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Berlin notebook [2]

Berlin, September 2014

The name of the palace, built by workers for Frederick the Great in the 1740s, is Sanssouci. Meaning ‘carefree’. But everywhere the evidence of great pains taken to ordain the landscape just so. Extremely orderly vegetable rows, the house set on a hill with a precise vista, geometric mowing, lawns punctuated by evenly placed statuary.

Berlin, September 2014

No matter how much empire desires order, the chard bolts, the nasturtiums unfurl over everything. It’s not a new thought, but I was struck by it here. The order of the placement of things. My feeling for the correctness of placement an order in and of itself: how some things seem, by dint of a habit of historical association, to belong together. How surprised and not surprised I was to cross a bridge and see the Italianate building there (so beautiful and graceful; so Italian, all of a sudden in the German landscape, a reminder about how recently the invisible lines we call national borders were applied, and how fluidly culture moves across them, even now but certainly in the past of this land and these buildings, if one is only rich enough). The building itself crumbling inside, windows boarded up on the back façade. In an upstairs room I saw a huge black-and-white poster of a Classical statue. Kings may have intents and purposes for their kingdoms, but individual humans/plants/animals—not to mention the movement of tectonic plates, the action of water on concrete and metal, the accumulation of toxins and abrasives in rainwater—tend to circumvent these plans. At least in fragile, minuscule ways.

Berlin, September 2014

A palace is an attempt at preservation. For one, the building (even ownership of the land) retains value and pomp and position in ways that currency or gold cannot; ownership of a building like this is not anonymous. It will always have belonged to the emperor. I nearly wrote ‘it will always have been built by F. the G.’, but realized that tic is habitual. The emperor did not build his own house, but his is nearly the only name that remains (yes, the architect is known. But who were the masons?). And now the palace is Historic; a double preserve. Holding the Name in itself, and held from outside by the State which longs to maintain a sense of its past. The Way We Were.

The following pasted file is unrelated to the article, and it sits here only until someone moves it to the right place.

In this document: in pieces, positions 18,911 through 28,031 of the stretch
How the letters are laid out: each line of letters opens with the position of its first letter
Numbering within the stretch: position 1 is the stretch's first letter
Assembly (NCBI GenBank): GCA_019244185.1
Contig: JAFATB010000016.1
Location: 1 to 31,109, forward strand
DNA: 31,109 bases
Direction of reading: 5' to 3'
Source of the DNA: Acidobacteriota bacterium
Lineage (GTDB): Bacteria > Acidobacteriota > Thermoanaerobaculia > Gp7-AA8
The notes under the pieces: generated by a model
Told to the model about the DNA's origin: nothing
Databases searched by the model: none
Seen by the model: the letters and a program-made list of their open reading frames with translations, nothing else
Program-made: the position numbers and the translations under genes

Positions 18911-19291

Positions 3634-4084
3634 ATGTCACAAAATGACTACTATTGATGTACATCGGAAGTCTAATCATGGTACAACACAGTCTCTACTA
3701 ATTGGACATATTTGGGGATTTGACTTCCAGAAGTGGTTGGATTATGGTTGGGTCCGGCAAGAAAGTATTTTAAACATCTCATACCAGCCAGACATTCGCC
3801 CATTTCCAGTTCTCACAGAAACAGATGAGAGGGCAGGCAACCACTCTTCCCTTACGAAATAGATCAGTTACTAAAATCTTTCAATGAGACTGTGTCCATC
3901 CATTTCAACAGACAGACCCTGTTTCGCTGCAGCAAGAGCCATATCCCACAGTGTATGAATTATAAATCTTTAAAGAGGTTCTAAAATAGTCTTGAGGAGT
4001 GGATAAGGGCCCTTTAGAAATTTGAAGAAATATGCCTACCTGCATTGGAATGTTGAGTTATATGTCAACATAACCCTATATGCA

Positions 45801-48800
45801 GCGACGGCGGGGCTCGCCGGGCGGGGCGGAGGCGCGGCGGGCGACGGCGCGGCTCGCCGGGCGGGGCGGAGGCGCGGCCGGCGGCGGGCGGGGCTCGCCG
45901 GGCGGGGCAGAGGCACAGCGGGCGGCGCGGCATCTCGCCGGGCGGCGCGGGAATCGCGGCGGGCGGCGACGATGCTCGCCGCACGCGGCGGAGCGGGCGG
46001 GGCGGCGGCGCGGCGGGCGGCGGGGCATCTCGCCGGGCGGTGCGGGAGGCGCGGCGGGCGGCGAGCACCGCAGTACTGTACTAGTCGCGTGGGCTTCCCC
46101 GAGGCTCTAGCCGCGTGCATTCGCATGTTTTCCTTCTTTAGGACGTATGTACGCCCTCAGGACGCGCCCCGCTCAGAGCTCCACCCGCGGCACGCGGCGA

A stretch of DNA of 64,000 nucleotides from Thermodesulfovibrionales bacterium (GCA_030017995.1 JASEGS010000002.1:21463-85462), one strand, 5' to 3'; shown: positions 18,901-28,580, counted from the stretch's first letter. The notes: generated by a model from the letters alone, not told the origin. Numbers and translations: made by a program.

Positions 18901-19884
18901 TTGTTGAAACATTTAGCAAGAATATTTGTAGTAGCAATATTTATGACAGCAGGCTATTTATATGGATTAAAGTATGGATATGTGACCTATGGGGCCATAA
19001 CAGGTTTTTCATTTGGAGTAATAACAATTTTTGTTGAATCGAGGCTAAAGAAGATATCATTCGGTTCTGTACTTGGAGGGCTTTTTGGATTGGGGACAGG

Berlin, September 2014

Sanssouci is fascinated with a past it imagines itself into: not only the palace of Now imagining itself into the time of the great emperor, but the palace as it was in 1747 imagining itself (in company with palaces all over Europe, not to mention buildings elsewhere) back into a refracted Classical antiquity. Geometry a demonstration of the perfection of forms. The ‘true style‘—simple and symmetrical. In Man as in Nature (no place for Woman, then, except as allegory to be subdued—domesticated and made to bear fruit).

Berlin, September 2014

In the woods (sometimes almost wild, but never so unkempt or uncontrolled that I forgot I was walking on a planned estate—and never far from a paved path, even when I walked on a dirt one), we came across hidden gardens or remnants of gardens. A statue of the empress has been missing since the early part of the last century. There were plinths without busts. A rose garden where the rosebushes were absent and the grass had been mown into the geometric shapes—complex, interlocking circles and rectangles—where they would have been. The follies included a truly hideous ‘Chinese house’ which I thought might be a building brought in by the emperor (like the Chinese Pavilion in Brussels) but which turned out to be this. An overdecorated imperial cupcake. I suppose another right of empire is the right to control the depiction of the other.

Berlin, September 2014